The Bellwether Election Map

As the networks declare winners in the early states on Tuesday night, this map will project the winner in states where polls show that candidate has a more comfortable lead. For example, if Obama wins Virginia, where he has a six-point lead in the polls, this map will assume he wins states where his margin is at least two points wider than that. Meanwhile, if McCain wins Indiana—where he’s currently up by one point—this map will assume that he wins states where he’s up by at least three points.


As more results trickle in, we’ll make note of whether the states obeyed this ordered logic. It may be that polling was more accurate in some places than others, at which point some of the imputations will be wrong. If the polling is roughly on track, the first few states should be a good bellwether for who takes the cake at the end of the night.


Below is a list of each state and D.C., sorted by their final standing in the polls as calculated by . If the map doesn’t match the text, just clear the cache .

Update, 7:05 p.m.: McCain takes Kentucky, Obama takes Vermont; according to those results, we can project eights states significantly safer than Kentucky for McCain and two (including D.C.) for Obama.

Update, 8:12 p.m.: MSNBC has called most of New England for Obama and a few Republican strongholds for McCain. By our projections, Obama has 264 electoral votes from states either called for him or safer than those called for him, with 145 still too close to call. 

Update, 9:15 p.m.: Georgia and North Dakota go to McCain, which is good news for his prospects in South Dakota, Montana, and Arizona. Obama’s win in Pennsylvania suggests he will carry Iowa and New Mexico.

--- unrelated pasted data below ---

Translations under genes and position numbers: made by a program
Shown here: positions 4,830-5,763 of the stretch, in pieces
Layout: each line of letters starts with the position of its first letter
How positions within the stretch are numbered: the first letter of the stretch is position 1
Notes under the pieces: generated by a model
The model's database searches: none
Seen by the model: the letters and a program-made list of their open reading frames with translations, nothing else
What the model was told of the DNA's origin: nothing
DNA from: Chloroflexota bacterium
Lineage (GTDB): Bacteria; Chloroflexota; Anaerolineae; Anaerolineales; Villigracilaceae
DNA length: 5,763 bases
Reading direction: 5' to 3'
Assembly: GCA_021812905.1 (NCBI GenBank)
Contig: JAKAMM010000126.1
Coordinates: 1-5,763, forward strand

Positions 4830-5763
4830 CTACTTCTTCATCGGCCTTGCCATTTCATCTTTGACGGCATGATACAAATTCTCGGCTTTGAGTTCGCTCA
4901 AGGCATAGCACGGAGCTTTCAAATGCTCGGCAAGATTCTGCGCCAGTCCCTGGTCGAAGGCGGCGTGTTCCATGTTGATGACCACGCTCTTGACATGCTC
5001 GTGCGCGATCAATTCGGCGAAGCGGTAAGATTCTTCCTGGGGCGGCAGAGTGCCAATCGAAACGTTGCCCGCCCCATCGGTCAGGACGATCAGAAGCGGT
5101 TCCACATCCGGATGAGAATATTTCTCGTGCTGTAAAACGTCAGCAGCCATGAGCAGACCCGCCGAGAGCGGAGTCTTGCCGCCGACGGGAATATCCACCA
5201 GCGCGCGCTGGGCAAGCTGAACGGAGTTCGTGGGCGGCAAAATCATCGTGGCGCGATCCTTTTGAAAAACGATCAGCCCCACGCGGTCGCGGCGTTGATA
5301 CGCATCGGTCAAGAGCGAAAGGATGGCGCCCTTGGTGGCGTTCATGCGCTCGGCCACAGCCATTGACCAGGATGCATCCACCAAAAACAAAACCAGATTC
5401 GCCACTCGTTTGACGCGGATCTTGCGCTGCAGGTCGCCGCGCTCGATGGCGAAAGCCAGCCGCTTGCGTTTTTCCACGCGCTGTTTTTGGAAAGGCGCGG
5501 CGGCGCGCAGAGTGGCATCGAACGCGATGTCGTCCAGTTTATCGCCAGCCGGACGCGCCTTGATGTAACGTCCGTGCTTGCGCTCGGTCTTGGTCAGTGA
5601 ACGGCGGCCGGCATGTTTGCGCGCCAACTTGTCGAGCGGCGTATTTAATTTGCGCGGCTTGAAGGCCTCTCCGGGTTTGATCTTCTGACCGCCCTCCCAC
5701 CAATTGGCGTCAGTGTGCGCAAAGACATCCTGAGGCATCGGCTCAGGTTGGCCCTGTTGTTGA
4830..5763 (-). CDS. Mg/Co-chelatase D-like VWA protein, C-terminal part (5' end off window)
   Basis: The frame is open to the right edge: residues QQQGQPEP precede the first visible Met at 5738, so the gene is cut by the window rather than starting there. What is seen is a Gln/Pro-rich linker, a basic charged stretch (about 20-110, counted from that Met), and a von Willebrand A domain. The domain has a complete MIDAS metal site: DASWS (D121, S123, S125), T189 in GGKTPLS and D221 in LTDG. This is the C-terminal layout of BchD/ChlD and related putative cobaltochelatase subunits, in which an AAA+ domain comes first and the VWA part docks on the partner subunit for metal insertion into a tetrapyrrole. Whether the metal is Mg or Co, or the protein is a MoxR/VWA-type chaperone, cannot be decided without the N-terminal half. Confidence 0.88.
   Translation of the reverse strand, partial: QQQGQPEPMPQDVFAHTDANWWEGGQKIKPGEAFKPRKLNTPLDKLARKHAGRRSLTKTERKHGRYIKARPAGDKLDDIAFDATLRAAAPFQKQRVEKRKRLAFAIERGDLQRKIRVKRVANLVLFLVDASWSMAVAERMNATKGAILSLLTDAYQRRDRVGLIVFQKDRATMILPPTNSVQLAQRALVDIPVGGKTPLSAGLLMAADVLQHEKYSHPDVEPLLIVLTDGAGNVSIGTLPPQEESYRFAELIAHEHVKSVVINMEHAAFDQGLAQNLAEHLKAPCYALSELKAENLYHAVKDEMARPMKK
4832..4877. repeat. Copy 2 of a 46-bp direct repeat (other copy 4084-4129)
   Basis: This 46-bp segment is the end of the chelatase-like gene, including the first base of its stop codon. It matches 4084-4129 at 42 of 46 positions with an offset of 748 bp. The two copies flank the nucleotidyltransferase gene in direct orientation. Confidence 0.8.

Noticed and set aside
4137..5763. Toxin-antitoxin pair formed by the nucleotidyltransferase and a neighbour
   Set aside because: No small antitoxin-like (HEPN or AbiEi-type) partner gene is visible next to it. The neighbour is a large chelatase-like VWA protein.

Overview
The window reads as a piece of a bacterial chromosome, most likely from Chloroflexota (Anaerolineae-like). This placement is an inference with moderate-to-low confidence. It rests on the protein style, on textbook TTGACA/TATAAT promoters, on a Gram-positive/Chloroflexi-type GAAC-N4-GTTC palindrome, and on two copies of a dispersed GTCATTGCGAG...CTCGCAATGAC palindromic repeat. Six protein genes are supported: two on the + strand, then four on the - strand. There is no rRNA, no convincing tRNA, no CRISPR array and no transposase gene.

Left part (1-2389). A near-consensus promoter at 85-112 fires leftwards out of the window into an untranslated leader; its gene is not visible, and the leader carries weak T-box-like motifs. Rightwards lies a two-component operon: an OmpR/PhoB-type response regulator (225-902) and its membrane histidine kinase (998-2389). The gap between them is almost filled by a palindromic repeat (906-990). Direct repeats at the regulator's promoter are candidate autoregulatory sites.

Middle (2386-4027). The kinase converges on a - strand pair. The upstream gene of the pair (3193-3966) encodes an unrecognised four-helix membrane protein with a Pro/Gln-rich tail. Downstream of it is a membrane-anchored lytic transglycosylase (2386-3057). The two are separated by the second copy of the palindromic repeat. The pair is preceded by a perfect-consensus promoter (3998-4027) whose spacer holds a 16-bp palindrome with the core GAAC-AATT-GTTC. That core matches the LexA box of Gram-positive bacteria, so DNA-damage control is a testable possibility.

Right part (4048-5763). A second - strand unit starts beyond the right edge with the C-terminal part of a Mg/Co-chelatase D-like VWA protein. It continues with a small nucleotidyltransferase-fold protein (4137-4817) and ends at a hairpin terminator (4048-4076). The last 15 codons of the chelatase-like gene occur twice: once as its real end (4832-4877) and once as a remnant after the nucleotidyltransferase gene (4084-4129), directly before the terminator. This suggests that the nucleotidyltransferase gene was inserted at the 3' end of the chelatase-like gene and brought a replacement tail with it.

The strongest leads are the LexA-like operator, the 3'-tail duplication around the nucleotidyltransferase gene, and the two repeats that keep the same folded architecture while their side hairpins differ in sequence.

Update, 9:40 p.m.: Obama wins Ohio and Slate calls the election .

Update, 10:15 p.m.: Obama wins Iowa and McCain wins Utah. With 91 electoral votes still up for grabs, Obama is projected to win at least 284 electoral votes, while McCain can expect at least 163.

Update, 11:16 p.m.: Obama wins Virginia, now presumed to win Nevada and Colorado. At this rate, he’s highly likely to top 300 electoral votes.

Update, 11:55 p.m.: With only a handful of states undecided, no state has yet to fall out of order in the polling lineup below; in other words, McCain hasn’t won any states projected for Obama according to the polls, or vice versa.

State Margin
District of Columbia (3 EV) Obama +68
Hawaii (4 EV) Obama +31
Vermont (3 EV) Obama +27
New York (31 EV) Obama +26
Delaware (3 EV) Obama +25
Maryland (10 EV) Obama +25
Illinois (21 EV) Obama +23
Connecticut (7 EV) Obama +21
California (55 EV) Obama +19
Rhode Island (4 EV) Obama +19
Maine (4 EV) Obama +17
Oregon (7 EV) Obama +16
Michigan (17 EV) Obama +15
New Jersey (15 EV) Obama +15
Massachusetts (12 EV) Obama +15
Washington (11 EV) Obama +13
New Hampshire (4 EV) Obama +12
Minnesota (10 EV) Obama +12
Wisconsin (10 EV) Obama +12
Iowa (7 EV) Obama +12
New Mexico (5 EV) Obama +9
Colorado (9 EV) Obama +8
Nevada (5 EV) Obama +7
Pennsylvania (21 EV) Obama +7
Virginia (13 EV) Obama +6
Ohio (20 EV) Obama +3
Florida (27 EV) Obama +2
Missouri (11 EV) Obama +1
North Dakota (3 EV) Obama +1
North Carolina (15 EV) 0
Indiana (11 EV) McCain +1
Montana (3 EV) McCain +2
Georgia (15 EV) McCain +3
Arizona (10 EV) McCain +5
South Carolina (8 EV) McCain +8
South Dakota (3 EV) McCain +8
Arkansas (6 EV) McCain +10
Mississippi (6 EV) McCain +10
Louisiana (9 EV) McCain +10
Tennessee (11 EV) McCain +12
West Virginia (5 EV) McCain +12
Kentucky (8 EV) McCain +13
Texas (34 EV) McCain +13
Alaska (3 EV) McCain +16
Kansas (6 EV) McCain +17
Nebraska (5 EV) McCain +19
Alabama (9 EV) McCain +23
Idaho (4 EV) McCain +23
Utah (5 EV) McCain +24
Oklahoma (7 EV) McCain +25
Wyoming (3 EV) McCain +31